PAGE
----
With addition of fixed offset timezone class and the timezone.utc instance , it is easy to get UTC time as an aware datetime instance:
datetime.datetime(2010, 8, 3, 14, 16, 10, 670308, tzinfo=datetime.timezone.utc)
However, if you want to keep time in your local timezone, getting an aware datetime is almost a catch 22. If you know your timezone UTC offset, you can do
EDT = timezone(timedelta(hours=-4)) datetime.now(EDT)
datetime.datetime(2010, 8, 3, 10, 20, 23, 769537, tzinfo=datetime.timezone(datetime.timedelta(-1, 72000)))
but the problem is that there is no obvious or even correct way to find local timezone UTC offset. 
I a comment on issue #5094 ("datetime lacks concrete tzinfo implementation for UTC"), I proposed to address this problem in a localtime([t]) function that would return current time (or time corresponding to the optional datetime argument) as an aware datetime object carrying local timezone information in a tzinfo set to an appropriate timezone instance. This solution is attractive by its simplicity, but there are several problems:
1. An aware datetime cannot carry all information that system localtime() supplies in a time tuple. Specifically, the is_dst flag is lost. This is not a problem for most applications as long as timezone UTC offset and timezone name are available, but may be an issue when interoperability with the time module is required.
2. Datetime's tzinfo interface was designed with the idea that <2010-11-06 12:00 EDT> + <1 day> = <2010-11-07 12:00 EST>, not <2010-11-07 12:00 EDT>. It other words, if I have lunch with someone at noon (12:00 EDT) on Saturday the day before first Sunday in November, and want to meet again "at the same time tomorrow", I mean 12:00 EST, not 24 hours later. With localtime() returning datetime with tzinfo set to fixed offset timezone, however, localtime() + timedelta(1) will mean exactly 24 hours later and the result will be expressed in an unusual for the given location timezone.
An alternative approach is the one recommended in the python manual.  One could implement a LocalTimezone class with utcoffset(), tzname() and dst() extracting information from system mktime and localtime calls. This approach has its own shortcomings:
1. While adding integral number of days to datetimes in business setting, it is natural to expect automatic timezone adjustments, it is not as clearcut when adding hours or minutes.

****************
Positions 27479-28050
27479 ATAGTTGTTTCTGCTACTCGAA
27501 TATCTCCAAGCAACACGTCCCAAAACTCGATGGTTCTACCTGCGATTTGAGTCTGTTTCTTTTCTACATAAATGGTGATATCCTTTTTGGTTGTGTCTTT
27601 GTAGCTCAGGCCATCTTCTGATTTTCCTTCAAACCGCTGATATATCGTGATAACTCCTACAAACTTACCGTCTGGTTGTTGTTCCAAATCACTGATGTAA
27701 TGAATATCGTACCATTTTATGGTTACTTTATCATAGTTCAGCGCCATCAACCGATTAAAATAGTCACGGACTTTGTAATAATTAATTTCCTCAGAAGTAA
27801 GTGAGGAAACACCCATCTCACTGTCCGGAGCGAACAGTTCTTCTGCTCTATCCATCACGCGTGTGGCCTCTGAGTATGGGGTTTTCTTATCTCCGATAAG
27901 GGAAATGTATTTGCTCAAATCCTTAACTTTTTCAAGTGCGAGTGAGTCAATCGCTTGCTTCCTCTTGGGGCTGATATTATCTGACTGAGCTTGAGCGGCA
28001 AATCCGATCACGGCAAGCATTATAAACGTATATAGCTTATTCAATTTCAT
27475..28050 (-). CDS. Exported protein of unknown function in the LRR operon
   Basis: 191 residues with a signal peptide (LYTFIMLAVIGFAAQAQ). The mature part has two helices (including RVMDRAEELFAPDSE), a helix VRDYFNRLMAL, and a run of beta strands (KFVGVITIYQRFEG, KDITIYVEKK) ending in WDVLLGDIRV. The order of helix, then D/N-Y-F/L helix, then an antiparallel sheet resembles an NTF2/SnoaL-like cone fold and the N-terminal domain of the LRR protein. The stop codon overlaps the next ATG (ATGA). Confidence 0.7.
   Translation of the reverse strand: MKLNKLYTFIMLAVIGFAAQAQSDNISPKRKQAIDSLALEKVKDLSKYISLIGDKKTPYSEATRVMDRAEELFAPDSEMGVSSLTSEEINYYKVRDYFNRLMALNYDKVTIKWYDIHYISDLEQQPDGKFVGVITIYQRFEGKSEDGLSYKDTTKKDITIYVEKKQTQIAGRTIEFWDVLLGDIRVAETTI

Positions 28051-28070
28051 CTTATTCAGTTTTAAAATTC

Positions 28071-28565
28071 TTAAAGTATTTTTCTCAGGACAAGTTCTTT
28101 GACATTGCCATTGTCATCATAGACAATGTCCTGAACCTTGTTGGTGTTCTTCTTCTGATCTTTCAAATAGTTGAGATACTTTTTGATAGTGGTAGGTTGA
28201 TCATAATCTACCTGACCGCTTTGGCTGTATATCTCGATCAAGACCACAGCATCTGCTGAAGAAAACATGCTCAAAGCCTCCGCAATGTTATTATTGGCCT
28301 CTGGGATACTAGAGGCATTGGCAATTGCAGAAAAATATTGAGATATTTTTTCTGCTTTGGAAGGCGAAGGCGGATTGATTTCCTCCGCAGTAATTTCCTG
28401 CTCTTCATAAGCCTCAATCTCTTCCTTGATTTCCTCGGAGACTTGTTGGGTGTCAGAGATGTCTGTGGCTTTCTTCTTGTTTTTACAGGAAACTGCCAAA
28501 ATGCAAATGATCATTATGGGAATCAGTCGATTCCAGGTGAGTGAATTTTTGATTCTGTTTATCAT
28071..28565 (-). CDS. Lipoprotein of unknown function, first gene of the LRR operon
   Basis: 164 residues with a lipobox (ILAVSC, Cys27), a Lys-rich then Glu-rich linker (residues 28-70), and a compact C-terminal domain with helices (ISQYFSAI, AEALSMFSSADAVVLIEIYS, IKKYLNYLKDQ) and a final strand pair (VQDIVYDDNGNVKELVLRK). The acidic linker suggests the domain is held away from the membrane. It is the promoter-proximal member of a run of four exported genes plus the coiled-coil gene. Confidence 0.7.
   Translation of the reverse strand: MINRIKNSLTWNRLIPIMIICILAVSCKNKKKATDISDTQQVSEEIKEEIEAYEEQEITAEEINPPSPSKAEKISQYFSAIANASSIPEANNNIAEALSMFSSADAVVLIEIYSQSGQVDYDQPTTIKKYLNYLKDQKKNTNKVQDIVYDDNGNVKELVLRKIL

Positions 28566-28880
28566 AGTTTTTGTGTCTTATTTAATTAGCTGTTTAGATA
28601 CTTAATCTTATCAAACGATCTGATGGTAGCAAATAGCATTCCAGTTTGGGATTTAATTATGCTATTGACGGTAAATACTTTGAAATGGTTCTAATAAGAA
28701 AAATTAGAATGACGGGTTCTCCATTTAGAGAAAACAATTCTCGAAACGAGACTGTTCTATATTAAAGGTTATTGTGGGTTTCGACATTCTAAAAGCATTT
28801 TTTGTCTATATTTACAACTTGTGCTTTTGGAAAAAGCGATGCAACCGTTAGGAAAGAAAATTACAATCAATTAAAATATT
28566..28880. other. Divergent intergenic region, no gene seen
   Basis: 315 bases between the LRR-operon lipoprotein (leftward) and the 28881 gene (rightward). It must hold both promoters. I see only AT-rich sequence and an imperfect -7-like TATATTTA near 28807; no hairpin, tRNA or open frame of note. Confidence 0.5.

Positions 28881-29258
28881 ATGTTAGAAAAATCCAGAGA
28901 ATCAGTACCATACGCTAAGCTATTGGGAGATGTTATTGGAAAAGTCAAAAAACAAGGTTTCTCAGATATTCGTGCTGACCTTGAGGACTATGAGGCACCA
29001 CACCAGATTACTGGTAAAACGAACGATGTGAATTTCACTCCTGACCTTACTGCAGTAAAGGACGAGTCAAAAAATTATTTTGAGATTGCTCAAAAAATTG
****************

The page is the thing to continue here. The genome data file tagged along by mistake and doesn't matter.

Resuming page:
2. The tzinfo.utcoffset() interface that expects *standard* local time as an argument is confusing to many users. Even the "official" example in the python manual gets it wrong. 
3. datetime(..., tzinfo=LocalTimezone()) is ambiguous during the "repeated hour" when local clock is set back in DST to standard time transition.
As far as I can tell, the only way to resolve the last problem is to add is_dst flag to the datetime object, which would also be the the only way to achieve full interoperability between datetime objects and time tuples. 
The traditional answer to call for improvement of timezone support in datetime module has been: "this is upto 3rd parties to implement." Unfortunately, stdlib is asking 3rd parties to implement an impossible interface without giving access to the necessary data. The impossibility comes from the requirement that dst() method should find out whether local time represents DST or standard time while there is an hour each year when the same local time can be either. The missing data is the system UTC offset when it changes historically. The time module only gives access to the current UTC offset.
My preference is to implement the first alternative - localtime([t]) returning aware datetime with fixed offset timezone. This will solve the problem of python's lack of access to the universally available system facilities that are necessary to implement any kind of aware local time support.
 http://docs.python.org/dev/library/datetime.html#timezone-objects  http://bugs.python.org/issue1647654  http://bugs.python.org/issue5094#msg106997  http://docs.python.org/library/datetime.html#tzinfo-objects  http://bugs.python.org/issue9063  http://bugs.python.org/issue9004